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Cognitive behavioural therapy

Cognitive behavioural therapy, or CBT, is a form of psychotherapy aimed to combat present-time issues that has its foundations in problem solving. CBT aims to offer the necessary tools to acknowledge and identify unhelpful or painful thought patterns, assess whether or not they are realistic, and, in doing so, alter responses to challenging situations. The skills and processes you learn through CBT can guide you through difficulties or problems that may arise in the future.

Acceptance and commitment therapy

The core practice and messaging of acceptance and commitment therapy, or ACT, is derived from the name itself; accept what is out of your control, and commit personal action to improve and change what is. ACT aims to teach us to stop avoiding, denying and struggling with our emotions and instead, accept that they are appropriate responses to certain situations. By relinquishing the power of painful thoughts, feelings and self-talk, ACT creates a more mindful approach to dealing with stress, issues and hardships.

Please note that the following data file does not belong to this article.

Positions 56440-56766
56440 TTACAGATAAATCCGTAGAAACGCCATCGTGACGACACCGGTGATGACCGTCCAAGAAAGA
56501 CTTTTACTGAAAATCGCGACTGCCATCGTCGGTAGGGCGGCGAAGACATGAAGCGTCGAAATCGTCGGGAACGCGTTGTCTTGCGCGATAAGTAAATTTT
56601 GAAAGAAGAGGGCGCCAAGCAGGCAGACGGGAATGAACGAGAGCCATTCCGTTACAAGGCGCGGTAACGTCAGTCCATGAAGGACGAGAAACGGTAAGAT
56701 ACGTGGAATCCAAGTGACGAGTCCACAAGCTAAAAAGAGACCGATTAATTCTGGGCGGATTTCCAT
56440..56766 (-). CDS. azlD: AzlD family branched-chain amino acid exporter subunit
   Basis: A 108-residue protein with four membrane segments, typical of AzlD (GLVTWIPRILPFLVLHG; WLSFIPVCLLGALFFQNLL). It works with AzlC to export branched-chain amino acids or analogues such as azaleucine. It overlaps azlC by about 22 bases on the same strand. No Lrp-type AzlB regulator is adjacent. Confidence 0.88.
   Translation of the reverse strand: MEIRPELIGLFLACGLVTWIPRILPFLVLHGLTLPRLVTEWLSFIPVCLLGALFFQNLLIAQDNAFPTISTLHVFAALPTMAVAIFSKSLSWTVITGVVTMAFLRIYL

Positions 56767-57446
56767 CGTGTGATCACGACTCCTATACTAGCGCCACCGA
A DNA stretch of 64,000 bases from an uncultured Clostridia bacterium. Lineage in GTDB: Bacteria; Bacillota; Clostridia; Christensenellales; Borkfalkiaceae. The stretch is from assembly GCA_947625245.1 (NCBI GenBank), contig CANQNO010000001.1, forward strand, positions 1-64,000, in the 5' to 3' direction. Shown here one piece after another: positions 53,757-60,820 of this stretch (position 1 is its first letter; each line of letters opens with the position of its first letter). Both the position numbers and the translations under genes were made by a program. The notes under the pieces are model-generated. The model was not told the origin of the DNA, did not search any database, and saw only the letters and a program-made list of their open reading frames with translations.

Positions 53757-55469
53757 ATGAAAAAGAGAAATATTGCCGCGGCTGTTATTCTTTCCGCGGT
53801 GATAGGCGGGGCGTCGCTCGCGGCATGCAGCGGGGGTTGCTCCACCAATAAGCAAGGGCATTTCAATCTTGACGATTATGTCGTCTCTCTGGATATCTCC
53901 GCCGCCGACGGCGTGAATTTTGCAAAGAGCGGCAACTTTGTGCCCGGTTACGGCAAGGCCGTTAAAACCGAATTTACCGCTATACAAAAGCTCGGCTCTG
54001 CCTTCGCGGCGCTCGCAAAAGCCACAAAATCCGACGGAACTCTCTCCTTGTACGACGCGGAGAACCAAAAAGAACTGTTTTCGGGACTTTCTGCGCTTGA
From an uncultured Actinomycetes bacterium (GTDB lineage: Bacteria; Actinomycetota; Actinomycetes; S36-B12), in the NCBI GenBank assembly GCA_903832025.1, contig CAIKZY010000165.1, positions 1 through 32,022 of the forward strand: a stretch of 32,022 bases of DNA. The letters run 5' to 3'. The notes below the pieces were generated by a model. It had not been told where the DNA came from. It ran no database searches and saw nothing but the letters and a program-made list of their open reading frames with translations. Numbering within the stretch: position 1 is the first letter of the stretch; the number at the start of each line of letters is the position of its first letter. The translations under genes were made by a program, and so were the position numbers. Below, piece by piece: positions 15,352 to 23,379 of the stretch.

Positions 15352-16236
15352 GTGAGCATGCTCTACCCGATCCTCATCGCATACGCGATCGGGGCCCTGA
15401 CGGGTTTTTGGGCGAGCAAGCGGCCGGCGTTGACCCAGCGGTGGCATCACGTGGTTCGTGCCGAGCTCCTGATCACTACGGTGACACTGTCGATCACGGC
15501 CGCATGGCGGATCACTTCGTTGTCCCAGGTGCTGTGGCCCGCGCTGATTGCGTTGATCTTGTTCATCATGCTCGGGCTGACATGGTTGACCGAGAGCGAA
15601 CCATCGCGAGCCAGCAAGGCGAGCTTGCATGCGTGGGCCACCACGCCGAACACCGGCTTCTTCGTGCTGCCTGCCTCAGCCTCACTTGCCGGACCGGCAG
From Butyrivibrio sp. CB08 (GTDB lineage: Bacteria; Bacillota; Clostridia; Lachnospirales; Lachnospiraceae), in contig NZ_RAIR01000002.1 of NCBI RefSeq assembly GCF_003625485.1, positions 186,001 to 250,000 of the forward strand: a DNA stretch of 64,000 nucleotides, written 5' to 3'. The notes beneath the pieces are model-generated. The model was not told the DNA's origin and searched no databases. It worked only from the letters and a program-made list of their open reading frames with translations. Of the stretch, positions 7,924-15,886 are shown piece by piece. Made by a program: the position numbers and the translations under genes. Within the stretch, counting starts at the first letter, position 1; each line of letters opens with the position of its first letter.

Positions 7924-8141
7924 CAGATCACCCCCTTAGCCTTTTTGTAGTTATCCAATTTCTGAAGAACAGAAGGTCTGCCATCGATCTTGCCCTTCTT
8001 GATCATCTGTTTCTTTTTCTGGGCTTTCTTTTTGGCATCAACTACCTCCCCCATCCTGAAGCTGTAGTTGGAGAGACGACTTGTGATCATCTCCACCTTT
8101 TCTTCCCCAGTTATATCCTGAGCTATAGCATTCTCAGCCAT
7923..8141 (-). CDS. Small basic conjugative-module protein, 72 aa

Schema therapy

Schema therapy was developed to tackle more complex psychological disorders and is a unified approach that combines methods of cognitive, behavioural, gestalt and object relations therapy. A schema is a deep unconditional belief about oneself relationships, or the wider environment, or an organised pattern or behaviour. Schemas often form when our basic emotional needs are not met, some of the most common being connection, mutuality, reciprocity, flow and autonomy.

Family systems therapy

Families are inherently complex to some degree. Family systems therapy acknowledges this and aims to help individuals resolve their issues or problems within the context of their family units. This form of psychotherapy sheds light on family dynamics and gives its participants an understanding of how their actions affect the other members of that unit and the family as a whole.

Solution focused therapy

Solution focused therapy concentrates on finding present-time solutions to problems, and looking to one’s hopes for the future to come to a quick resolution. Solution focused therapy puts emphasis on the fact that we often already know what we need to do to improve our lives, but aims to help us realise and find the best solutions through coaching, questioning and goal setting.


Mindfulness is a state of being where one is deliberately and completely aware of their thoughts, emotions and experiences – free from distraction or judgement. Mindful practices – such as meditation – can be incorporated into therapies and aims to teach us how to break away from unhelpful or negative thought patterns that can cause us to spiral into a depressive state.

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